Therefore, if you are at risk of COVID, cannot isolate, have other children (running around in the community and licking everything then bringing their germs home with them) or want to provide a higher level of protection to the newborn, it is reasonable to consider pregnancy vaccination. I admit that I, personally, would be vaccinated in pregnancy between 14-36 weeks (so the antibodies can form and cross the placenta), having now read the scientific papers. It is YOUR choice, however, and you should do what YOU feel most comfortable doing.
Of course I am willing to discuss your personal situation with you during a visit.
-Advice (and ridiculous musings)
It is annoying and worrying that we are once again in serious lockdown.
Things change daily so please keep up to date on Facebook and Instagram.
No excuses! We need you to stay alert and informed.
I am planning to do an Instagram ‘live’ tomorrow night at 18:00 hours. More details to come.
Here are the essential notifications:
I am away this week on ‘holiday’ (yeah…having a great time…sure am…carefree…party time!*)
Dr Suzana Kotevska is coving me this week and Dr Claire Francis will be on call from Friday night to Sunday night.
I will be back on call 20:00 Sunday night.
Despite having a fancy-free, exotic holiday* (*yes, sarcasm), I am monitoring the situation daily and will keep you as informed as possible.
Try not to call my office with procedural questions – watch FB and IG instead – but by all means call my office if you need to. I am in contact with the office daily (woo-hoo!)
For all of you that have an appointment next week I will be conducting telephone appointments WHEREVER POSSIBLE.
However, pregnancy care demands face-to-face appointments are still necessary.
You will be advised no later than THE DAY PRIOR whether I wish to see you in person or by telephone.
I will be making these recommendations on the basis of your individual situation. This takes into account your gestation and your personal medical situation.
If I have made a recommendation for Telehealth or face-to-face and you feel this is not appropriate for you, please just let us know. My recommendations are just that – a recommendation – but there are no hard rules. Let me know what you need.
Any face-to-face will be alone – no partner/ support person – unless you REALLY need your partner present. If this is the case you MUST let us know they will be coming with you.
If you live in a higher risk area/ postcode please let us know if you are coming in.
You MUST wear a mask at appointments and keep it on in the waiting room and during your appointment. I will be posting a video on how to wear a mask.
You MUST both wash your hands in the bathroom outside my office and ASLO apply hand sanitiser on arrival in the rooms BEFORE you take and don the mask.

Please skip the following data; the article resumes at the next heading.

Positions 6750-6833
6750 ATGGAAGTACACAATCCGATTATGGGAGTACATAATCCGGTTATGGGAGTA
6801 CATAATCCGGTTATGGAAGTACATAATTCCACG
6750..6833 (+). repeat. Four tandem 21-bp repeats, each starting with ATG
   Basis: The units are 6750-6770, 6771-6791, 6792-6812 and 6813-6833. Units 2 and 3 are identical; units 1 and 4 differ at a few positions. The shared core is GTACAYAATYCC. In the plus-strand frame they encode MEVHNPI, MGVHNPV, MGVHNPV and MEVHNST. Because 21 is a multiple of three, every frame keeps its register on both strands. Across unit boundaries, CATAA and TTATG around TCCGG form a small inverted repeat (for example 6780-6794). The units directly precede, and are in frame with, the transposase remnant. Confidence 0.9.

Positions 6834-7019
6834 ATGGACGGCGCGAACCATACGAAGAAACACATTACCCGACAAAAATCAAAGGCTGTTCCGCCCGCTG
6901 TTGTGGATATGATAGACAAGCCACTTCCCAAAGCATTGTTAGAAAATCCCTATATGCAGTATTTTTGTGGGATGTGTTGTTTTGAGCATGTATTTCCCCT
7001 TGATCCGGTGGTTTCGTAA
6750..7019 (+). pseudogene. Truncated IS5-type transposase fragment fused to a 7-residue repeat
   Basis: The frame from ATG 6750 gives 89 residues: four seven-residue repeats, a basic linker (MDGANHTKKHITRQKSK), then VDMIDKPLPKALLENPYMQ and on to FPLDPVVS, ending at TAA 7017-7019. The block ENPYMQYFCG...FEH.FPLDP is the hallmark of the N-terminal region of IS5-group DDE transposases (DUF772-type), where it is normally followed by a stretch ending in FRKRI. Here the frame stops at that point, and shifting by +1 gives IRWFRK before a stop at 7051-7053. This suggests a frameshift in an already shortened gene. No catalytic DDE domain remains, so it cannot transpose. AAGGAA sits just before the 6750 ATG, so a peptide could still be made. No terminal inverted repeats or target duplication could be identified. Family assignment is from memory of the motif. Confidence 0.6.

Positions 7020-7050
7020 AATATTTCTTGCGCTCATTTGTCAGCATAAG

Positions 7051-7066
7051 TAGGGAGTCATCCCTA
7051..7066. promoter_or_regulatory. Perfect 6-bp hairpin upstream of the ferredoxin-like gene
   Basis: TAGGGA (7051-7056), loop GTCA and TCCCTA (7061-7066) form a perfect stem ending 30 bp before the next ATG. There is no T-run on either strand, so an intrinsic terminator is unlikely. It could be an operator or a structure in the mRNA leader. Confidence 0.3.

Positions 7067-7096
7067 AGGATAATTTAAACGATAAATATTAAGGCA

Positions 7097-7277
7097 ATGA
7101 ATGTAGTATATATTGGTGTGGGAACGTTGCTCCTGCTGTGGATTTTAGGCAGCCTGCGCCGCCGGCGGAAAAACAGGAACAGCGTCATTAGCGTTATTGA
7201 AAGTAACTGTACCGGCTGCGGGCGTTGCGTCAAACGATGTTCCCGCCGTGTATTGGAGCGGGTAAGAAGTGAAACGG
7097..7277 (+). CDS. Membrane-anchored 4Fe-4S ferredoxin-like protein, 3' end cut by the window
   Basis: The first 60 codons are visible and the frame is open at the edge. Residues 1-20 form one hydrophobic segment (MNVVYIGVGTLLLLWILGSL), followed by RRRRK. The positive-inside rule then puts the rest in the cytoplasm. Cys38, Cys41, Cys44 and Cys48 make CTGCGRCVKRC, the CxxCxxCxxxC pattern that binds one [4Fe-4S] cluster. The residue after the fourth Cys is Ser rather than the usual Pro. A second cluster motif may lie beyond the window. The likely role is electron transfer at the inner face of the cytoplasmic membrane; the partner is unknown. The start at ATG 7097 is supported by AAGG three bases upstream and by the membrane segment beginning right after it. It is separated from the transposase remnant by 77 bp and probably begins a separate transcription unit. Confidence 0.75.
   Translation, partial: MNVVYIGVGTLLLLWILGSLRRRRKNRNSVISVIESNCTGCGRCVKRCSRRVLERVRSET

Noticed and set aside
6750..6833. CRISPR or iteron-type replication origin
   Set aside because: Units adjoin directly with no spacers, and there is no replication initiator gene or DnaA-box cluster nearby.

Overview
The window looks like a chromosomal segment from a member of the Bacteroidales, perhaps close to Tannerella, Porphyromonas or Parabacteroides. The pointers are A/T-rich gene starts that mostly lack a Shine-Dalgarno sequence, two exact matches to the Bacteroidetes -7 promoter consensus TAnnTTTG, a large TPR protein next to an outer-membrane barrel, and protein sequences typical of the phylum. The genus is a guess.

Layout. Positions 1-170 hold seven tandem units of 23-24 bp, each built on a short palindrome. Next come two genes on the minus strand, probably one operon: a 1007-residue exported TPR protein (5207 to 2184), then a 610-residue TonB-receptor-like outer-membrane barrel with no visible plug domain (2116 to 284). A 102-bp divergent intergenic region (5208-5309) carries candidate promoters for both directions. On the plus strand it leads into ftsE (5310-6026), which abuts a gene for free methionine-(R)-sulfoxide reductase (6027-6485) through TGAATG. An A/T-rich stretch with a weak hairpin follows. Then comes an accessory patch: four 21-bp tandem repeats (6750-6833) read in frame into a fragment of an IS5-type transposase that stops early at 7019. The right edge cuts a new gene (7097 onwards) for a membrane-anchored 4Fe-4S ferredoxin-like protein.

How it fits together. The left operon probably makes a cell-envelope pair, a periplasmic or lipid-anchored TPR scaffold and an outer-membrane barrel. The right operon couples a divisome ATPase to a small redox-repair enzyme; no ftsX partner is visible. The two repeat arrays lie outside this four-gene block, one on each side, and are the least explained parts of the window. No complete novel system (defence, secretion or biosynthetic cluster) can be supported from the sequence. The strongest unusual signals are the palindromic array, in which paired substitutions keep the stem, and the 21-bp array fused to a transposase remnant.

Women in labour will STILL have a partner present (or support person if your partner is not well or not available). You partner may be required to wear a mask during the labour. Labouring women are not likely to be required to wear a mask unless they wish too.
Babies will NOT be separated from mothers.
Make sure you have a BP machine (see prior post)
Keep up to date with the Victorian government website
and the hospital websites
These rules are to protect YOU, your baby, my staff, hospital staff and me. We have families too.
The reason we are in this situation is due to people disregarding the guidelines and being complacent. (Grrr)
Trying to bend the rules because you feel like it (ie bringing in a partner who is not well) or being dishonest about your risk in order to get what YOU WANT puts others at risk – their life, their health, their families, their livelihoods.
I will always see women to care for them whether they have COVID or are at risk of COVID – it is my job, my vocation and my ethical responsibility.
However, knowing if there is a risk means I can wear appropriate PPE (personal protective equipment) to reduce my risk of contracting COVID-19.
You may not be aware that I am personally on medication that suppresses my immune system such that I am more at risk of serious disease or death if I am infected (then I will never see who wins Big Brother!).
Being honest and upfront about your situation allows me to protect myself and my staff and other women and their babies. So please let us know if you are potentially at risk.
This is a really, really, really difficult time for everyone and to be pregnant and a new mum at this time is the pits.
So keep communicating with us! Be confident I will be staying COVID-free to make sure I remain THERE FOR YOU!
Keep things in perspective.
Keep your sense of humour – hence I will post a stupid video on stretcher epic-fails that is possibly more dangerous than COVID ( I nearly swallowed my own tongue from laughing so much….)
A quick update and an apology
1. The office is closed today
Leave admin stuff until tomorrow. We will be there bright and early Wednesday morning. More urgent medical issues follow your usual procedure as you would if it were a weekend. I am still available today but working from home. If you want a home birth you will have to come over to my place.
2. An apology
I have activated my Instagram account (come follow me!!! I need to break the internet!). I posted a mini version of the BP measurement video. However, it has brought to my attention that it was somewhat disconcerting and disappointing to the viewers that it was NOT funny. For that I am UNASHAMEDLY sorry.